Illinois now produces $1 trillion in annualized economic activity. A new report by the Illinois Economic Policy Institute (ILEPI) and the Project for Middle Class Renewal (PMCR) at the University of Illinois at Urbana-Champaign found that the state first crossed the $1 trillion threshold in the first quarter of 2022, according to quarterly estimates from the U.S. Department of Commerce. Illinois is just the fifth state to reach the $1 trillion mark, following California, New York, Texas, and Florida. If Illinois were its own country, it would have the 19th-largest economy in the world – bigger than countries like Poland, Turkey, and Sweden.
This historic achievement reveals the strength of Illinois’ businesses and the superior productivity of Illinois’ workers. It also solidifies that the state is the economic engine of the Midwest. Illinois’ position as a transportation hub at the heart of the U.S. has been a cornerstone of putting it in the lead of neighboring states. In fact, Illinois’ second quarter estimates shows that Illinois has an economy that is about 20% higher than Ohio ($818 billion economy) and more than double that of Indiana ($452 billion).
As the transportation hub of the Midwest, Chicago has the largest rail transit hubs in the middle of the nation. In recent years, Illinois has taken large steps toward even more infrastructure investment that have stimulated the economy. Infrastructure modernization is not an expense, but an investment. While many other states have overlooked their infrastructure for decades, Illinois has taken major steps toward the improvement of our roads, bridges, utility lines, telecommunications networks, and other basic needs of the people and businesses who call Illinois home. The state’s commitment to making necessary infrastructure investments is one of the main reasons why Illinois now has a $1 trillion economy.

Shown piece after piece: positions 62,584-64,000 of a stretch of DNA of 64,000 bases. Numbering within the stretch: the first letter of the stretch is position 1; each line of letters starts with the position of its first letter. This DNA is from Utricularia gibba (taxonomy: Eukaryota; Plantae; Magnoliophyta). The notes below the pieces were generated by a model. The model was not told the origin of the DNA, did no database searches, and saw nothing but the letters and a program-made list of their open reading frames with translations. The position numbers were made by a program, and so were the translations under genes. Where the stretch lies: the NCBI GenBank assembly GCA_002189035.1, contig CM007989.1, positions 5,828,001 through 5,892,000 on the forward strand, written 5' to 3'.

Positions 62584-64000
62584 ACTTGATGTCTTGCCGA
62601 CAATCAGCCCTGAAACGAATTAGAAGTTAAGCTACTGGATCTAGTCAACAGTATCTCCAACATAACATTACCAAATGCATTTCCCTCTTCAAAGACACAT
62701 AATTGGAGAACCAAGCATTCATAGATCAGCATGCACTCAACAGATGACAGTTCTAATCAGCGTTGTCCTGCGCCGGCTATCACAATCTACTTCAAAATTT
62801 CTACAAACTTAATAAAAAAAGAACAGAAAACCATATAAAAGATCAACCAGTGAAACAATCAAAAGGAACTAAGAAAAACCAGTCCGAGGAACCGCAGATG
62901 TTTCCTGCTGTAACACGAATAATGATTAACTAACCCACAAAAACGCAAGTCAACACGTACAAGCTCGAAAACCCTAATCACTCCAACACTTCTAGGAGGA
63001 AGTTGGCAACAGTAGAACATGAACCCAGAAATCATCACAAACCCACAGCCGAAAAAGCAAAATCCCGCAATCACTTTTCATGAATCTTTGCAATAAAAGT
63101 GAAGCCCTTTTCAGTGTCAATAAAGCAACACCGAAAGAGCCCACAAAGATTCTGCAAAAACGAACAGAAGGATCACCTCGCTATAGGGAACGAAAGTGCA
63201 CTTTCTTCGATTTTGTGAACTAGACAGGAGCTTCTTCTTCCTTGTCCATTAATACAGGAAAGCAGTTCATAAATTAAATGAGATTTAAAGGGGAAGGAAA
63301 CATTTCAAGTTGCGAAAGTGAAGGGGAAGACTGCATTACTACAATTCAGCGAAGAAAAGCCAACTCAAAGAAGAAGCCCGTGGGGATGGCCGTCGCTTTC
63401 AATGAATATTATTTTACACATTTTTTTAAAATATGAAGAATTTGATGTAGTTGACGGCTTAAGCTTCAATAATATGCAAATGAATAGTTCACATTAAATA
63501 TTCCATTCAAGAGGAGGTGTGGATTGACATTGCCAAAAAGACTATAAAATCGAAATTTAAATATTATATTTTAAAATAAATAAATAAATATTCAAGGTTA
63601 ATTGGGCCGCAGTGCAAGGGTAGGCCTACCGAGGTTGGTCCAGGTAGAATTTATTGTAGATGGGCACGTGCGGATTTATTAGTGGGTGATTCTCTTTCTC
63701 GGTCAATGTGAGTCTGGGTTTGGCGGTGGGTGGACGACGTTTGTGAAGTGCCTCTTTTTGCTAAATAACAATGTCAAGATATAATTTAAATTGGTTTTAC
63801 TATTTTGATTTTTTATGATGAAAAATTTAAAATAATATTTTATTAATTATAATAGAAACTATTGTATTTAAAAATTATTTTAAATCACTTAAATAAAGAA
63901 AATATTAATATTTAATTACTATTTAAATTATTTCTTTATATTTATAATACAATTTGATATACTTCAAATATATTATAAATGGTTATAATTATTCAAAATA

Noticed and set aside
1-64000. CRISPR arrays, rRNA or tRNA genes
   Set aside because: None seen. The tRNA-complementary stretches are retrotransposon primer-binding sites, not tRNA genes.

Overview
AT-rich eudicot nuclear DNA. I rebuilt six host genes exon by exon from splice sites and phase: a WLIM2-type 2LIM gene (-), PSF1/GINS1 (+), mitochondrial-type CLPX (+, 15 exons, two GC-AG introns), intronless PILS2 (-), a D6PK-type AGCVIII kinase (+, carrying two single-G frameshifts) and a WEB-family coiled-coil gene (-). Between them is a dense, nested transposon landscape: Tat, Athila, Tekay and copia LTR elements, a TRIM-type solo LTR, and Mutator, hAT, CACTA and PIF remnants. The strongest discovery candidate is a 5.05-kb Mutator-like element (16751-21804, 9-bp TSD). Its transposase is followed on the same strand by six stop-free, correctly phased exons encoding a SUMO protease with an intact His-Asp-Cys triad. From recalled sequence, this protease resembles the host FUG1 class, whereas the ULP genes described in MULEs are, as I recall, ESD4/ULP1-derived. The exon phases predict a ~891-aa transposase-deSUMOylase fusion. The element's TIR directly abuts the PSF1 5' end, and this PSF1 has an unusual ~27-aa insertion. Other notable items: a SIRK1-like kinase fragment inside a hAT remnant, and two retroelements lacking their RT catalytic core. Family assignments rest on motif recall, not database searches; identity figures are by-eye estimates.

The historic 2019 Rebuild Illinois capital program invested $45 billion over six-years across the state. The program was developed to address decades-long maintenance and modernization backlogs to the state’s roads, bridges, transit systems, schools, water, and broadband systems. Revenues from motor fuel taxes (MFT) and an expansion of gaming operations represented the single largest new revenue sources for the program.
Investing in infrastructure creates jobs, but it also supports local businesses and creates a business-friendly environment. Well-maintained transportation infrastructure is important for businesses to thrive as goods and services are more easily accessible to all. In addition, the modernization of roadways, transit systems, airports, and waterways – along with updates to the energy grid, high-speed internet capabilities, drinking water infrastructure, and affordable housing – are essential to building a high quality of life for current and future generations of Illinoisans.
But while Illinois remains the economic engine of the Midwest, we still need strong leaders who will continue supporting infrastructure investments that create goodpaying jobs for Illinois workers and contractors. It took 200 years for Illinois to achieve a $1 trillion economy. By continuing to make the necessary investments in road, bridge, transit, and pedestrian infrastructure, the state will maintain a competitive advantage in the Midwest, which will help Illinois reach a $2 trillion economy much faster.